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by Heather Clegg-Haman
The Muses were worshiped widely in the ancient Greek world. The Muses were said to be the inspiration of anything having to do with the arts. These nine goddesses were seated on Mt. Olympus near the throne of Zeus. Each of the nine daughters of Zeus and Mnemosyre (Goddess of Memory) were responsible for one of the many aspects of art.
Mneme, the Muse of Memory, and Calliope, the Muse of Epic Poetry.
The oldest and most well known of the nine Muses is Calliope. Her gift to the mortal world was the inspiration of epic poetry. The other eight Muses were equal in responsibility even if they aren't as well known as their sister, Calliope. Clio was the Goddess of History. She transmitted her wisdom of history into the minds of the human race. Euterpe influenced rhythmical poetry with her flute. The fourth Muse, Melpomene, influenced all aspects of calamity. Terpsichore was the Muse of anthem song and dance. Love and poetry, harmonized together with a lyre, was given to the human world by Erato. Polyhymnia was the Muse of divine poetry. Astronomy was the gift given by Urania, and the last Muse Thalia was the Muse of Comedy.
Thalia, the Muse of Comedy
Worshipped on Mt. Helicon in Boetia for many years, the Muses went through a lot of changes. In the beginning there were only three Muses, their names being Aode (the Muse of Song), Mneme (the Muse of Memory), and Melete (the Muse of Meditation). Over time it was decided to increase the Muses to nine. They were given offerings of milk and honey on their holy grounds of Mount Helicon.
Urania, the Muse of Astronomy
Today, the influence of the Muses are still present. In Astronomy their names are used to label many new discoveries. The word "Museum" originated from the word "Muse," because it is a place where art, history, astronomy is preserved.
Picture of myth incorporated with the Muses
The Muses are mentioned in a fair amount of myths. For example, Homer opened the Odyssey with the declaration, "Sing in me, Muse…" Socrates reported the insects often referred to as locusts were once men. After the Muses were born, these men were so overcome by the Musus' songs, that couldn't stop singing. This persistent tune kept the men from getting vital nutrients needed to survive. This, in turn, led to death. Knowing that locusts live off constant melody (never stop eating from birth to death), the Muses gave the men the gift of being reincarnated as locusts.
Clio, the Muse of History, and Erato, the Muse of Love and Poetry
All over the world today the muses are mentioned in everyday activities. In fact, this is true for most of the ancient Greek’s mythological characters. For example, brand names like Nike and Atlas come from Greek mythology. Thus the memory of these amazing creatures that may have once roamed the earth are now being incorporated into the future of our world, thanks to the simple inspiration of the nine beautiful Muses.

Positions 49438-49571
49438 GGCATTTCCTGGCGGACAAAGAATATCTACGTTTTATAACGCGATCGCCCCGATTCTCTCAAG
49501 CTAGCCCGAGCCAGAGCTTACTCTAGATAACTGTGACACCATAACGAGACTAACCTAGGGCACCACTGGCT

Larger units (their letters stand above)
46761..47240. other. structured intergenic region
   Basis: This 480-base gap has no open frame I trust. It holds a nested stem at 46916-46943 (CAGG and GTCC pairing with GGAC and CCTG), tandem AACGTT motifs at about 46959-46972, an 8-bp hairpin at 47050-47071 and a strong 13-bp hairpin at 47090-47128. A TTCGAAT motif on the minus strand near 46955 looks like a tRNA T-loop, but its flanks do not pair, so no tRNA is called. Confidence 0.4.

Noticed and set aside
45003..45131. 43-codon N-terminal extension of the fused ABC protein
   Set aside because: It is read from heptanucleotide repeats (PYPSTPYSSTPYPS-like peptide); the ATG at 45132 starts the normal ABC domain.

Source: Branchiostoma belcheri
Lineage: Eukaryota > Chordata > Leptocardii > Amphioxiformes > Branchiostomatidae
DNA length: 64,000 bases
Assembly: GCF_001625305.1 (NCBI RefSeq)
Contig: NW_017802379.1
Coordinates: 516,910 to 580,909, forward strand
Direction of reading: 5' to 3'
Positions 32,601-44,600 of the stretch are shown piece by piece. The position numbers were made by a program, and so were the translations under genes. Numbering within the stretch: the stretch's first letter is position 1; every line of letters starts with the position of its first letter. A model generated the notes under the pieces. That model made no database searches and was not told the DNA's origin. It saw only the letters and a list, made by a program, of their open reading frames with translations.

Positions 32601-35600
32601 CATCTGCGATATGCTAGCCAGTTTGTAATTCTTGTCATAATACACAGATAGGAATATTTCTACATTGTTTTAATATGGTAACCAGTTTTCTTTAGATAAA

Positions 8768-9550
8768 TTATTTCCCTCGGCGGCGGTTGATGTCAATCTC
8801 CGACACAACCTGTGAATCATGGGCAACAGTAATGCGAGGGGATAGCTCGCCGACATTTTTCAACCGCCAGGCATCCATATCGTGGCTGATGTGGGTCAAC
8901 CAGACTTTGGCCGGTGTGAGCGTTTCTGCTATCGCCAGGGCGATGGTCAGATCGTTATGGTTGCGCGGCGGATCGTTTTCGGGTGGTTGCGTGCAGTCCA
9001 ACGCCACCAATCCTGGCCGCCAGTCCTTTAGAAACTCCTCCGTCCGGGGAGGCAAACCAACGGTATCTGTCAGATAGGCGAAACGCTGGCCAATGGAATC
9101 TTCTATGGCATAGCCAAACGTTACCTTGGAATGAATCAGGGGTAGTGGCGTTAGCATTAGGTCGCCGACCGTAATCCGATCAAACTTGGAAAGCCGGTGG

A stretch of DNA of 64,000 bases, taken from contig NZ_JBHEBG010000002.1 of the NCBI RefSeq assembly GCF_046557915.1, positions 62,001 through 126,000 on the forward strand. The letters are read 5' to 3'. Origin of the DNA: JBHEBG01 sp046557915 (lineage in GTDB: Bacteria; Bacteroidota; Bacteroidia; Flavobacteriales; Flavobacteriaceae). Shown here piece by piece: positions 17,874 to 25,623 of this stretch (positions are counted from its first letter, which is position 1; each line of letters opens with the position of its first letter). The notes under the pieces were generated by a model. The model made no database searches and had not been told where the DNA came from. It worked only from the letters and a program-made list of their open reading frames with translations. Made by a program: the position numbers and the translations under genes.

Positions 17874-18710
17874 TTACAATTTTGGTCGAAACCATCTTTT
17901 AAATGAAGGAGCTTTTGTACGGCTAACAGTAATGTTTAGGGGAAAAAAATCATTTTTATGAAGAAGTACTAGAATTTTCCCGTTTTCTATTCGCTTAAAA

Euterpe influenced rhythmical poetry
"Muses," Encarta Learning Zone, Encarta Encyclopedia Deluxe, 4/28/00
Cavendish, Richard. Man, Myth and Magic. New York: Marshall Cavendish Corporation, 1995.
"Muses, Greek Mythology Link." from: brown.edu/~maicar/MUSES.html, 05-11-00
Sherwood, William. Mythology Of All Races. New York: Cooper Square Publishers, Inc., 1944.
"Star's Greek Mythology Muses" from: www.mmmpcc.org/jerrywalkosz/Greek/muses/htm, 05-10-00
"The Muses" from: http://www.cybercomm.net/~grandpa/muse.html, 05-11-00
"The Muses" from: www.eliki.com/portals/fantasy/circle/define.html, 05-11-00
Picture #1 - "The Muses" from: brown.edu/~maicar/MUSES.html
Picture #2 -"Mneme, the Muse of Memory" from: http://www.cybercomm.net/~grandpa/muse.html
Picture #3 - "Calliope, the Muse of Epic Poetry" from: brown.edu/~maicar/MUSES.html
Picture #4 - "Thalia, the Muse of Comedy" from: http://www.cybercomm.net/~grandpa/muse.html
Picture #5 - "Urania, the Muse of Astronomy" from: http://www.cybercomm.net/~grandpa/muse.html
Picture #6 - "Picture of myth incorporated with the Muses" from: http://www.cybercomm.net/~grandpa/muse.html
Picture #7 - "Clio, the Muse of History" from: brown.edu/~maicar/MUSES.html
Picture #8 - "Erato, the Muse of Love and Poetry" from: brown.edu/~maicar/MUSES.html
Picture #9 - "Euterpe influenced rhythmical poetry" from: brown.edu/~maicar/MUSES.html
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